I come from a story telling people.
The Irish – the Celts – didn’t retain their personalities, their cultures, for as long as they did by simply painting themselves blue and waving their arses at invaders*. They did it by telling stories; by turning the everyday into the magical; by transforming victory into ecstasy and failure into an almost-victory.
They did it by rewriting the everyday into, as Joyce** might have put it, somethingmorethanwasreallythere***.
I come from a story telling family.
The first time my Very English Boyfriend met my Very Catholic Irish Family he got stories. Some of the stories were told to stave off the silence; to swerve the discomfort. Some were told to make us laugh – because laughter is when my family is at its best. Some stories were there to normalise the situation or to explain who we were, where we were, why we were; but they were all stories.
Because I come from a story telling family.
My father reads voraciously, and with a deliberate lack of snobbery. He’s read Dumas countless times, loves Dickens, and worked his way through many of the classics, but he’s also, often, asked for Jackie Collins in his Christmas stocking (the novels of, not the racy author herself) and he’s at his happiest with Golden Age British crime writers like Gerald Vernon Edgar Wallace, or Agatha Christie.
My mother – when I was growing up – didn’t read much. But she told stories. More than that; she lived stories. Going to the Grocers with her; watching her challenge the Butcher as to why the Mince yesterday was less than ideal; making the Christmas cake; learning a dance routine to “Me & My Shadow”. They were stories filled with excitement, danger, camaraderie, and the basic cliff hanging suspense that all good stories contain.
You listened to these stories and wondered whether the Butcher had slipped her an extra kidney by way of recompense, or been gifted with a raised nose and banishment to the B-List of purveyors for his cheapness.
And she did all of this with a sense of humour that was wicked, surreal, cynical and brilliant.
Whilst I may have acquired my love of books from my father, I learned my love of what-happens-next stories from my mother.
And my baby brother, while I stayed indoors reading books, and dreaming of being smart enough to be able to tell stories that people would want to listen to, went out into the world, met people, talked to them, came home, and talked to us about his life his friends and his understanding of the world.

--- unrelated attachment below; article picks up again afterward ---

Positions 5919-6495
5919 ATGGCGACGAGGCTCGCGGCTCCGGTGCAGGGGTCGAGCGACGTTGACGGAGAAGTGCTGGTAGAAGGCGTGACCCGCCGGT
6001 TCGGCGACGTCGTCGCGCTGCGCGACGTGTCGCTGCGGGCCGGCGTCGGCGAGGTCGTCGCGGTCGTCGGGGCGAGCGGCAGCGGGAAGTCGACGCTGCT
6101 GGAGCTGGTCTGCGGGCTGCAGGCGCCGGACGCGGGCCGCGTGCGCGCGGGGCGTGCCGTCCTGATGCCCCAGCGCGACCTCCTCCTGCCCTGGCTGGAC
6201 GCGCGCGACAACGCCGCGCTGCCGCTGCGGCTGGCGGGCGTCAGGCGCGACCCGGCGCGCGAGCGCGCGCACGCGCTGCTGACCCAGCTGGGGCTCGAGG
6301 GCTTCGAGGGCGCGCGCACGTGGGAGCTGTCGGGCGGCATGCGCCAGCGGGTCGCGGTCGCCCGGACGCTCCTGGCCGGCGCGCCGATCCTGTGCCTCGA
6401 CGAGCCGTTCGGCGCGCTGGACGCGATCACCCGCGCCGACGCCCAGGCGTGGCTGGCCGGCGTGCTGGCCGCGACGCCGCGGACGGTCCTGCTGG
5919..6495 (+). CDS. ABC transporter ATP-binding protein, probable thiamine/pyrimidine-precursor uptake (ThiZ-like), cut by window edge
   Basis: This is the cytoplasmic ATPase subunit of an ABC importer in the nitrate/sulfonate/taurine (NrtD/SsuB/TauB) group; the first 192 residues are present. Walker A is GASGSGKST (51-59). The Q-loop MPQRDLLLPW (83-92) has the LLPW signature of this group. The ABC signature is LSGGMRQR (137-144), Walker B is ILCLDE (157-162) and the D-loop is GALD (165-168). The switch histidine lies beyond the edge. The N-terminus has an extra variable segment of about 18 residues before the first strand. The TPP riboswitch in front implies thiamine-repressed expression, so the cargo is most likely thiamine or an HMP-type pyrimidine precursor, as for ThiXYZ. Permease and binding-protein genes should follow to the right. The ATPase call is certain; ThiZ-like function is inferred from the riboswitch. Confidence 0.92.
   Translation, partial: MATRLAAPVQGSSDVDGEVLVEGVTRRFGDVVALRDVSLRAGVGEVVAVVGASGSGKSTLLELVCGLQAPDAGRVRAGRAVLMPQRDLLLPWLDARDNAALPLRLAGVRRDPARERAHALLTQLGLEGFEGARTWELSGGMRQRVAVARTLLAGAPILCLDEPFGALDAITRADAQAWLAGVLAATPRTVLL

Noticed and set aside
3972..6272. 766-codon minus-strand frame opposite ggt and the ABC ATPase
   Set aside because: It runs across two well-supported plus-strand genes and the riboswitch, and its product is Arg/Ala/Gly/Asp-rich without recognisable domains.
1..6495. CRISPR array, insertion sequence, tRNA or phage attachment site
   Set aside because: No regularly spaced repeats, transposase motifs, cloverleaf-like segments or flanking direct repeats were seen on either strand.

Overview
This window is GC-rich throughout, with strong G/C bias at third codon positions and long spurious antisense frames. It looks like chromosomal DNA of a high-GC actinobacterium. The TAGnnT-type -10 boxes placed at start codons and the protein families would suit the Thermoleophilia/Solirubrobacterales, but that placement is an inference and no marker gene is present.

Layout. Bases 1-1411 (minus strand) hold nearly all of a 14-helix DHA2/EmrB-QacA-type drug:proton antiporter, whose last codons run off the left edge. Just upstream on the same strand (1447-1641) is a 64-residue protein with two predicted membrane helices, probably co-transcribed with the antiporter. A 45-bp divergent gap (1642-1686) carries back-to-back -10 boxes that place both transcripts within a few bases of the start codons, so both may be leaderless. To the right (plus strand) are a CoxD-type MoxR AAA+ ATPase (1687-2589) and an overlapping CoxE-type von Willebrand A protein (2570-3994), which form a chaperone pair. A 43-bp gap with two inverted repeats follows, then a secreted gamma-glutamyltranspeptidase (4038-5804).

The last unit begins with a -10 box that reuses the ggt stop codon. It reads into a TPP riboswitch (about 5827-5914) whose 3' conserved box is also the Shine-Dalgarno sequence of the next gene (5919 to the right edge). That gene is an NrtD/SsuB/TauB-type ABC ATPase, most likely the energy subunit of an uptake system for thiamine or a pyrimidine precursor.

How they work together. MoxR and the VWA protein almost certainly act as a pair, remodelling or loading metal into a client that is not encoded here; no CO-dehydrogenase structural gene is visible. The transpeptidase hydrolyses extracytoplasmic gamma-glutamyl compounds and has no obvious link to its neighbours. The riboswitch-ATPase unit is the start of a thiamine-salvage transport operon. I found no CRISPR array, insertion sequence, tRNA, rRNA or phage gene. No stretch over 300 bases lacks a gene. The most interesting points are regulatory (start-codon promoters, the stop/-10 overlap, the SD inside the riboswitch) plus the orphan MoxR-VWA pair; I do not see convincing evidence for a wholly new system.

Because I come from a story telling family.
So my Very English Boyfriend met my Very Catholic Irish Family, and waited for the silence, the staring, the muttered recriminations and the anger.
Instead, he got his worst nightmare.
He got stories that wove out, into, and over each other; that faded into a mist, stopped abruptly, vanished and were replaced by reminiscences of the time a bullock ran up our city street, then digressed to “The State of Sandra Bullock,” before passing on to the fact that the escaped cow happened the summer that my brother and I had been using discarded fluorescent lighting tubes as Light Sabres (don’t try this, kids; no, really, don’t…) and blended into an observation that I’d always been the family story teller, which left him stunned and close to terrified.
This – his state of overwhelm at the tidal wave of stories coming his way – left me bemused. Because, as I may have mentioned before…
I come from a family that have never – as long as I have known them – done anything other than tell stories.
Because all stories are about love (or its absence). And the people I choose to talk to, to sit with, all have something in common.
Can you guess what it is?
I come from a culture and a family that – I am both wonderfully lucky and proud to admit – tells stories. We do this to make sense of then, now and tomorrow; to make laughter the prevailing mood; to take sadness and alchemise it into something more beautiful and powerful than it was ever expected to be; to get, gain, and deserve attention; to warm, enthral, reward enervate and challenge each other.
The only thing that matters, I believe, is who loves you, and who you love. And I’m stealing a concept from Armistead Maupin when I point out that family is both the Family you are born into, and the Family you acquire as you go through the tale of life. And I have been lucky to be part of many brilliant families who tell many wonderful stories.
Because the truth is, I don’t really write: I tell stories. And I tell stories because I come from a story telling family.
Welcome to the family.
*Though even Henry Sidney was known to comment on the pert, indigo derrieres of the locals. “Lyke a coupul of Feeral Cats in a sacke made from th’ Serge de Nimes,” he reported to Elizabeth I in 1540.
**James, not Grenfell, who was – clearly – English, as evidenced by her obsession with ensuring children behaved correctly.
***Little known fact: James Joyce invented the Hashtag Sentence.